“We always try to capture interesting storylines and the relationship between an Auburn grad who is Miss Alabama and the current Alabama quarterback certainly met that test. However, we apologize that the commentary in this instance went too far and Brent understands that.”

I don’t think Musburger meant to sound like a sexist creep. He probably thought he was simply complimenting a beautiful woman. In fact, that’s what a lot of men thought.


It is not a broadcaster’s job to echo the prurient thoughts of you and your buddies sharing pitchers of beer at the bar. It is the broadcaster’s job to call the game in a professional and appropriate manner.

I’m not one for hypothetical situations, but I can’t help but think of how this situation would differ if it were a female broadcaster commenting on a good-looking male athlete. Imagine a woman in the booth falling all over herself and telling America how much she loves to watch Joe Lineman bend over in his three-point stance. Not only would she probably be fired, but she’d also be berated as someone who can’t be taken seriously – used as proof that women aren’t qualified to talk about sports.

But that double standard is a whole different animal, and we’ll get to that another day.

What truly bothered me about Musburger’s comment is his perpetuation of the theory that women are some sort of trophy to be won as a result of your athletic ability. Athletic prowess equals sexual conquest. Telling little boys they should go throw a football so that they can have a beautiful woman. Essentially telling little girls they are nothing but a prize. Football players get knock-out gorgeous beauty queens. The rest of you guys… well… you get the normal women. Women like me. The consolation prizes.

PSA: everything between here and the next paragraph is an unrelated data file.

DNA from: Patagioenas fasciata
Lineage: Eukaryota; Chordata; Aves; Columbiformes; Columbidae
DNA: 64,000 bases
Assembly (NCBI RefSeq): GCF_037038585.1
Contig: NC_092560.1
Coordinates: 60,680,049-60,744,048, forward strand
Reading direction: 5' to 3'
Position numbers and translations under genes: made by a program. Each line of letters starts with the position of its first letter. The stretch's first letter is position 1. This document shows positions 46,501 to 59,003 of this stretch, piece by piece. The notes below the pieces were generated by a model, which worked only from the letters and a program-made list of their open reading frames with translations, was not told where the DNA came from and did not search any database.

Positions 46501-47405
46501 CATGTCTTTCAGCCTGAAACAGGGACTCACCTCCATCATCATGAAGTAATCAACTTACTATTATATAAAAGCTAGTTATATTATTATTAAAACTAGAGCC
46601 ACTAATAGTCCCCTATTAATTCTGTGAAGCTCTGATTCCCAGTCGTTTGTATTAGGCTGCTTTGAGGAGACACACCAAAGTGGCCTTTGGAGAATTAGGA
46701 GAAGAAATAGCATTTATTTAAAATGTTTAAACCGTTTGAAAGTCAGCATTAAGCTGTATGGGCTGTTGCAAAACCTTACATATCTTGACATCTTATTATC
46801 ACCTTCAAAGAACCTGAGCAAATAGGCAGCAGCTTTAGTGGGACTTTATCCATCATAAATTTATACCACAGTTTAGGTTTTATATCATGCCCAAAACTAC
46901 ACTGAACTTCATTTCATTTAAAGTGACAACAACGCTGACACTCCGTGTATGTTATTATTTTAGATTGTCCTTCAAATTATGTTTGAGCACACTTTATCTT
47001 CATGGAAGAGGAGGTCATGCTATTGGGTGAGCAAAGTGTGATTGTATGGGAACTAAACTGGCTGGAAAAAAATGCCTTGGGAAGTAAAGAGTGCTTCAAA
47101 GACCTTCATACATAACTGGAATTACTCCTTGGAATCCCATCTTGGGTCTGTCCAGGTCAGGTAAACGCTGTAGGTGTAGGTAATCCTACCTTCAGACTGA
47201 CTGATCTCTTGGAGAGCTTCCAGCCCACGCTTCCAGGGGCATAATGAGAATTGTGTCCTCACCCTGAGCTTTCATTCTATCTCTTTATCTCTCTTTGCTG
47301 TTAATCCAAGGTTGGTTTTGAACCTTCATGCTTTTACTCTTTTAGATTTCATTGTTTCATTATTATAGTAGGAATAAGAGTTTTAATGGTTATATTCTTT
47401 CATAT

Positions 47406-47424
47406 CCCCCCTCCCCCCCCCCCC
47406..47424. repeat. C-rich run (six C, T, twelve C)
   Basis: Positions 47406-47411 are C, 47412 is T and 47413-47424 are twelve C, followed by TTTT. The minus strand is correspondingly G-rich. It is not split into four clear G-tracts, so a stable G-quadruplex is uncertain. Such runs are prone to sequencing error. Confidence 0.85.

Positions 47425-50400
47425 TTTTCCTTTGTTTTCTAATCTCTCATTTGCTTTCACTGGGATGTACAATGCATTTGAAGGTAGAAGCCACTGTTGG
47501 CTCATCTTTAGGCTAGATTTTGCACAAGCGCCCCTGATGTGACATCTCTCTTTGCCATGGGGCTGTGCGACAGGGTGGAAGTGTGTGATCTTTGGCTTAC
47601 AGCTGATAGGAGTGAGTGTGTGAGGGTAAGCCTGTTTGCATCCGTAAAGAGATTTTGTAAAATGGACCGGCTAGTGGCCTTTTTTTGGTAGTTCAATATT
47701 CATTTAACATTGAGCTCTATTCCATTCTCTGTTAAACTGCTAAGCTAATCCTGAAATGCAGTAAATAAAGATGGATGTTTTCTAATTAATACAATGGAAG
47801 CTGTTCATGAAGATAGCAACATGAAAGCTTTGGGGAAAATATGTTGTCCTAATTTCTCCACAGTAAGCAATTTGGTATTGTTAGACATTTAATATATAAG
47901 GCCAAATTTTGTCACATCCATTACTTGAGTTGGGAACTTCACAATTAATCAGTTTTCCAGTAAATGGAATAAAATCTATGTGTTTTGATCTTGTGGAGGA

Am I outraged? No. Have I started an aggressive letter writing campaign to have Musburger fired? Not at all. I’m not defending Katherine Webb, either. I’m sure she will be fine (especially since Musburger single-handedly skyrocketed her career). I’m simply letting you guys know that – despite your justification – sometimes we women are offended by sexist banter while we’re trying to watch a football game.

I watch a lot of “Mankind: The History of All of Us” on the History Channel (nerd alert). This series taught me that, in ancient times, men used to paint their bodies and fight each other to determine who would win the female’s affection. Wild animals still do this. Hell, why don’t you all head up to the Rockies and ram each other in the head like bighorn sheep until you decide who can date Miss America?

And guys – You can say whatever you want about that hot babe in the bikini. But if you actually want to date her, here’s some advice: Shut your mouth, stop drooling, and act like you’ve seen a woman before.